Ram truck: paradigm shift
Pickup trucks used to have only one bed with 4 wheels. They are large tools with strictly utilitarian applications. The main force of the farm and the mule in the construction area, the truck belongs there, and only there.
There was always a downfall with trucks of yesteryear. Limited seating, poor fuel economy, dismal ride, and nonexistent luxury.
Growing up, my father had a pickup but we never took it on longer trips. Our minivan and family car received that distinction. Mom pointed out, on occasion, the truck lacked legroom and was uncomfortable.
Winds of change swept through the pickup truck business. They were no longer lumbering giants as aerodynamic, performance, and luxury refinements came. Trucks were now more family practical with the arrival of crew cab configurations.
Higher trim levels provided creature comforts like heated leather and navigation.
Pickup trucks, throughout the 2000’s, continued this trend, incorporating elements not typically seen in their history. Purposeful utility still remained but the truck image was different.
Then winds of change swept through again . . .
The American automotive industry took a hit as did the most prolific city in the United States. The reset button was thrown and when the power came back on, it was fair to say, a certain amount of disarray, anger, and sadness loomed.
When dust settles after moments like this, the inevitable “what now” anxiety rises.
The evolution of the pickup truck was still there, despite the fallout. That continuing trend was waiting, not just to be restarted, but reclaimed. And if a particular manufacturer could get that trend moving again, they just might be able to redefine it.
That’s exactly what Ram Trucks did.
It took getting back to the basics of the pickup truck, back to good old fashioned functionality.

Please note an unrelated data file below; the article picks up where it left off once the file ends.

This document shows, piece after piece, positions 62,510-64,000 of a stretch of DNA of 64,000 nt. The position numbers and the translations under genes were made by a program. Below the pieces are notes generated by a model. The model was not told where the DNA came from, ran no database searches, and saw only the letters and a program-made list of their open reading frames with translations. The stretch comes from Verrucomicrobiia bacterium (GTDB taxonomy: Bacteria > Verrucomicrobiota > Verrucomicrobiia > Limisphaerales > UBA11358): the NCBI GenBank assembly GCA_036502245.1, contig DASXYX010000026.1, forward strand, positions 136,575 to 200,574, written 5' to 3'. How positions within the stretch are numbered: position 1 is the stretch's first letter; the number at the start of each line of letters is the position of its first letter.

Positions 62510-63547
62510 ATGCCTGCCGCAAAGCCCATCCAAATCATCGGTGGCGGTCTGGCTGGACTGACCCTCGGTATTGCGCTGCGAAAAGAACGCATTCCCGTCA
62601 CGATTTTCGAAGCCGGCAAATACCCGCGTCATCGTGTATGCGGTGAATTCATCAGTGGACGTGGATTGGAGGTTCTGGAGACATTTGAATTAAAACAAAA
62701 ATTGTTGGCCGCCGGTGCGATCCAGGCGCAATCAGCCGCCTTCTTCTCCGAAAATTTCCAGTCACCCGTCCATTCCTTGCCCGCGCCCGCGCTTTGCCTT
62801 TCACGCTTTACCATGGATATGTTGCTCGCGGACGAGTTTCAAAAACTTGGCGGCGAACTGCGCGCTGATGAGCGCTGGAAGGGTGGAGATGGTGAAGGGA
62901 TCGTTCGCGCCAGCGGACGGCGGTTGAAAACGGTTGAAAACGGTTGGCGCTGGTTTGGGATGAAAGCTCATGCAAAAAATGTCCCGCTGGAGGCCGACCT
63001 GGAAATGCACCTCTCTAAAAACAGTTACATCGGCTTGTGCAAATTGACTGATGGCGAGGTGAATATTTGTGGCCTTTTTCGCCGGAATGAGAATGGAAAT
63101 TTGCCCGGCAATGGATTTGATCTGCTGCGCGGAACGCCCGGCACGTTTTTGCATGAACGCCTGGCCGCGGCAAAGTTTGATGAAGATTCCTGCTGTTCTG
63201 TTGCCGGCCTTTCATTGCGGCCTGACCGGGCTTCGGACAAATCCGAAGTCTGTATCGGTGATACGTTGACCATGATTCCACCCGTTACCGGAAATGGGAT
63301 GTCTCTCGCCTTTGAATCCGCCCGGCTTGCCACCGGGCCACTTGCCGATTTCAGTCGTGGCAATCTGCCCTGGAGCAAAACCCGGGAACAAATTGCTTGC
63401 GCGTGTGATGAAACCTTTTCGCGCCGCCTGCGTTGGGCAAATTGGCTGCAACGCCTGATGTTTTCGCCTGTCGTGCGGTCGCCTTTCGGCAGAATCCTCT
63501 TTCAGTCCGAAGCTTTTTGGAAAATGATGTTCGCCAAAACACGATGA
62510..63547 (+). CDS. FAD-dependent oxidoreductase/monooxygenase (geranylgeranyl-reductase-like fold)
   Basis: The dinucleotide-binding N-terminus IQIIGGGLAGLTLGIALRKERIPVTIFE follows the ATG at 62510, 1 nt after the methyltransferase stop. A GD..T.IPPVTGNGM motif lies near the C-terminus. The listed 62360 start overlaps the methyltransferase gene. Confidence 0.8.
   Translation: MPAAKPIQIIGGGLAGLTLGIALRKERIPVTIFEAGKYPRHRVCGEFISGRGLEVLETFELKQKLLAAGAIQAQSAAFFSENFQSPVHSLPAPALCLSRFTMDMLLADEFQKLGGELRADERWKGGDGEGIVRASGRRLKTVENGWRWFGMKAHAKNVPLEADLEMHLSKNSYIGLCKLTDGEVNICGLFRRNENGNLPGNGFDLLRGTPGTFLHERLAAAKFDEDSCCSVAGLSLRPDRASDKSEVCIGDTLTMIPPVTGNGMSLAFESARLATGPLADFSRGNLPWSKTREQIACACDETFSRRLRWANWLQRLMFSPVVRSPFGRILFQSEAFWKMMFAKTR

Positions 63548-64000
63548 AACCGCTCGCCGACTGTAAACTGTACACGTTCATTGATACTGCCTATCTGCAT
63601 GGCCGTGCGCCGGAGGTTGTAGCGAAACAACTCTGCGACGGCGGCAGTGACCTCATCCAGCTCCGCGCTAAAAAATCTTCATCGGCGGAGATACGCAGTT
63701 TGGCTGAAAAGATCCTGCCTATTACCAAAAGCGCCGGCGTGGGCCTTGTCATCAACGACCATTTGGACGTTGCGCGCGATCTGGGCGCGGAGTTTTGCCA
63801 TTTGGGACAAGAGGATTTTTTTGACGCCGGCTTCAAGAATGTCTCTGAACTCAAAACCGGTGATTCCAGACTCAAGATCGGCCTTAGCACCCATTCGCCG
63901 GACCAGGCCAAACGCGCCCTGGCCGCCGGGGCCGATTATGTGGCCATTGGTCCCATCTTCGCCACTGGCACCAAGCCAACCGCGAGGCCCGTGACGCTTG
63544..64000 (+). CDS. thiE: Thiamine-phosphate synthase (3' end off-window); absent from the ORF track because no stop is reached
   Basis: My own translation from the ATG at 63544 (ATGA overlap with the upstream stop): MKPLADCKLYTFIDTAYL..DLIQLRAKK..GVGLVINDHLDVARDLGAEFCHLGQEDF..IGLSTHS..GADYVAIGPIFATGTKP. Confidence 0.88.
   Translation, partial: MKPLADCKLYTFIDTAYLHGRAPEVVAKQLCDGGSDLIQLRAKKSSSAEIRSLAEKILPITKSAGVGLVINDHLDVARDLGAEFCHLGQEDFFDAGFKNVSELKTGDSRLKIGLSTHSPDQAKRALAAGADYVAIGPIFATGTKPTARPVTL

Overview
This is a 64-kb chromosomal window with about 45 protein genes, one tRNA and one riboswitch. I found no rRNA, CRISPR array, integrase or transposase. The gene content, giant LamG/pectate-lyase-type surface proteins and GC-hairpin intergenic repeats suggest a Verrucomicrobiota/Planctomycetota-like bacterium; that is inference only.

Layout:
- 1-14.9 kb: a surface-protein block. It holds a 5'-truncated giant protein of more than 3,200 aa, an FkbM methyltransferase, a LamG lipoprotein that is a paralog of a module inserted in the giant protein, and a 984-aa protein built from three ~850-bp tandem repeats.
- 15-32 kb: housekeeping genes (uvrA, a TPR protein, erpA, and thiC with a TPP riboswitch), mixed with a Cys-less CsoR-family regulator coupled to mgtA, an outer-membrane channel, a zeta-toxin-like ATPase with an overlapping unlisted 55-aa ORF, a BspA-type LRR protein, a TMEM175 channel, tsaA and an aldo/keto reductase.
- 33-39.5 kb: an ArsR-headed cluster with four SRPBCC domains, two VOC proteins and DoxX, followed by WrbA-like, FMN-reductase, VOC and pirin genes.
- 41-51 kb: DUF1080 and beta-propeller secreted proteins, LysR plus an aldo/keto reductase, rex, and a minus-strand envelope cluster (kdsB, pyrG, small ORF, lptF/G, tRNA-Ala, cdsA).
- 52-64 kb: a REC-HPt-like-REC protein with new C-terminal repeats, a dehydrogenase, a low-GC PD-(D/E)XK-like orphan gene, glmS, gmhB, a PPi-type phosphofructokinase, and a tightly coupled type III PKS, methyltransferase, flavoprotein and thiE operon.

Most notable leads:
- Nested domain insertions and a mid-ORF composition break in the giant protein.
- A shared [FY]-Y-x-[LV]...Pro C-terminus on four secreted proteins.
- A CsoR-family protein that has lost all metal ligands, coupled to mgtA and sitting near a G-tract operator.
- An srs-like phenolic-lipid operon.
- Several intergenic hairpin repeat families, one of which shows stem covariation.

Ensuring such functionality, day in and day out, year round, in all types of climates and conditions takes unparalleled commitment. To reinvent a segment, specifically trucks, quality, durability, and reliability must be more than plain text in a product brochure.
Rigorous, repetitive testing is done in Auburn Hills, Michigan, the home of Fiat Chrysler Automobiles. Ram trucks then run prominent FCA proving grounds elsewhere in Michigan and Arizona.
Ram visits a multitude of sites all over the nation too, each with their own naturally occurring obstacles and environments.
Ram is faced with some of the harshest testing in the world known as 95th percentile. Severe and extreme “driving profiles” are created and combined together in one cycle to ensure Ram’s quality, durability, and reliability.
This past winter, Ram Heavy Duty traveled to Houghton, Michigan, an ideal location for 95th percentile testing.
Aggressive 95th percentile protocols allow Ram to maintain a utilitarian nature, yet bend an evolving truck trend in their favor, for a best of all worlds approach.
The truck segment is similar to sports. Competition is fierce, people are cheering for one particular team, and certain trophies are deemed special. Those trophies, when hoisted high, represent victory.
For truck manufactures and owners, the coveted titles are things like towing, payload, and fuel efficiency. All the 95th Percentile testing has worked – Ram leads and innovates in every title important to buyers in the pickup segment and customers have taken notice.
Ram representatives spend time with customers too, speaking with them and gathering insights.
Thousands of dedicated FCA employees, between Warren, Michigan and Saltillo, Mexico manufacture Ram.
Last year, I was driving a Ram EcoDiesel with a 16 foot trailer attached. I was infinitely taken by the September sun reflecting off the Granite Crystal Metallic.
While traveling uphill, on the interstate, I encountered a slower car.
I checked the big tow mirrors and upon seeing a clear path, I signaled into the left lane and hit the accelerator.
The EcoDiesel echoed a dignified yet aggressive sound. I checked my mirrors again to see the rear wheels igniting the pavement with a certain confidence – faster and faster they turned, unaffected by the hill or 5,700 lbs. trailer.
The 20 inch wheels now reflected the same September sun.
As I passed the car, the driver was staring directly at me.
He adjusted his black rimmed glasses and gave me a thumbs up. A sign of approval for sure and perhaps a subtle communication saying he would rather be driving the Ram.
As I moved around him and returned to the right lane, my own realization about the brand came. I crested the hill and felt on top of the world. Yet, I saw much road left on my journey.
The Ram Brand feels a similar way.
Photo: Fiat Chrysler Automobiles
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